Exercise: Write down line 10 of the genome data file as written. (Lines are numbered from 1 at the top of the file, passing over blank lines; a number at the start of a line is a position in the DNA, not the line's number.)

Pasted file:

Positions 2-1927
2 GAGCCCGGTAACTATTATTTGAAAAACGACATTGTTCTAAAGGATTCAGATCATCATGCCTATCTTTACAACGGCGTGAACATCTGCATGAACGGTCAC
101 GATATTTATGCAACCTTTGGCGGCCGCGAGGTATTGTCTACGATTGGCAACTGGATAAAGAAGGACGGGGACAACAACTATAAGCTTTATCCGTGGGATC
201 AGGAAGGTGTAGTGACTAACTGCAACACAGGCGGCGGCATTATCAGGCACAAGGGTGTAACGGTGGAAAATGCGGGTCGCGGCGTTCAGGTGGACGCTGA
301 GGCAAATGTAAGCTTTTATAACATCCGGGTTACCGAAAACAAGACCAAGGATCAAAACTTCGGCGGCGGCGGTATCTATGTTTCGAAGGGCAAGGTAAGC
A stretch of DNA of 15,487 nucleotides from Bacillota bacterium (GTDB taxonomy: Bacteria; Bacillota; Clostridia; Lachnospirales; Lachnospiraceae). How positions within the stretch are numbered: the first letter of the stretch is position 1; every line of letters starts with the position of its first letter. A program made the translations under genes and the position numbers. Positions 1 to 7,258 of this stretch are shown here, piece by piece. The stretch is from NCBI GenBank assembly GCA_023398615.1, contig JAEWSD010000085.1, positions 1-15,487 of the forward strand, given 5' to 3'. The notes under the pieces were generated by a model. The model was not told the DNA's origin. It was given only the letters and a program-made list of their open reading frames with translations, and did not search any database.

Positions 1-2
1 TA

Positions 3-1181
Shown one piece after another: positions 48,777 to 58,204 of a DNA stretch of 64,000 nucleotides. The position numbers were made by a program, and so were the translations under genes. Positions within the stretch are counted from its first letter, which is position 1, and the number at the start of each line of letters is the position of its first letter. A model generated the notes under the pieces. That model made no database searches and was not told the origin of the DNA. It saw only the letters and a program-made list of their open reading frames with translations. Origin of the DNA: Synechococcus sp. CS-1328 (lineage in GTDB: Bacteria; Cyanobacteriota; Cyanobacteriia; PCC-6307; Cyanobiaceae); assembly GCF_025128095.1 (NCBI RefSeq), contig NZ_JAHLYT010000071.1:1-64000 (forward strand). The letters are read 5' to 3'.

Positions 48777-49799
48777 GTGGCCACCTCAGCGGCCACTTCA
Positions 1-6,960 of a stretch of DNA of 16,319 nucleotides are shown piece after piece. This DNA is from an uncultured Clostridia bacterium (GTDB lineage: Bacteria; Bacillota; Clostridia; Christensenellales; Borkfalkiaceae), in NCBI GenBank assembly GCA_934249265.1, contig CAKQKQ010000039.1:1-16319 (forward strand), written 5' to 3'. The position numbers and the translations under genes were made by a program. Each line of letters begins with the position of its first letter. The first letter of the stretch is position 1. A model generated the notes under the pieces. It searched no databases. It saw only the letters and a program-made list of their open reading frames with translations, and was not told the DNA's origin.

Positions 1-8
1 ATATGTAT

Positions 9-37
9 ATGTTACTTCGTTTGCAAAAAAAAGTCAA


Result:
Shown one piece after another: positions 48,777 to 58,204 of a DNA stretch of 64,000 nucleotides. The position numbers were made by a program, and so were the translations under genes. Positions within the stretch are counted from its first letter, which is position 1, and the number at the start of each line of letters is the position of its first letter. A model generated the notes under the pieces. That model made no database searches and was not told the origin of the DNA. It saw only the letters and a program-made list of their open reading frames with translations. Origin of the DNA: Synechococcus sp. CS-1328 (lineage in GTDB: Bacteria; Cyanobacteriota; Cyanobacteriia; PCC-6307; Cyanobiaceae); assembly GCF_025128095.1 (NCBI RefSeq), contig NZ_JAHLYT010000071.1:1-64000 (forward strand). The letters are read 5' to 3'.